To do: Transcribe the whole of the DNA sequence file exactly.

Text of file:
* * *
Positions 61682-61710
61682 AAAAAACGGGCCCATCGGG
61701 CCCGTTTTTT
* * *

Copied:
Positions 61682-61710
61682 AAAAAACGGGCCCATCGGG
61701 CCCGTTTTTT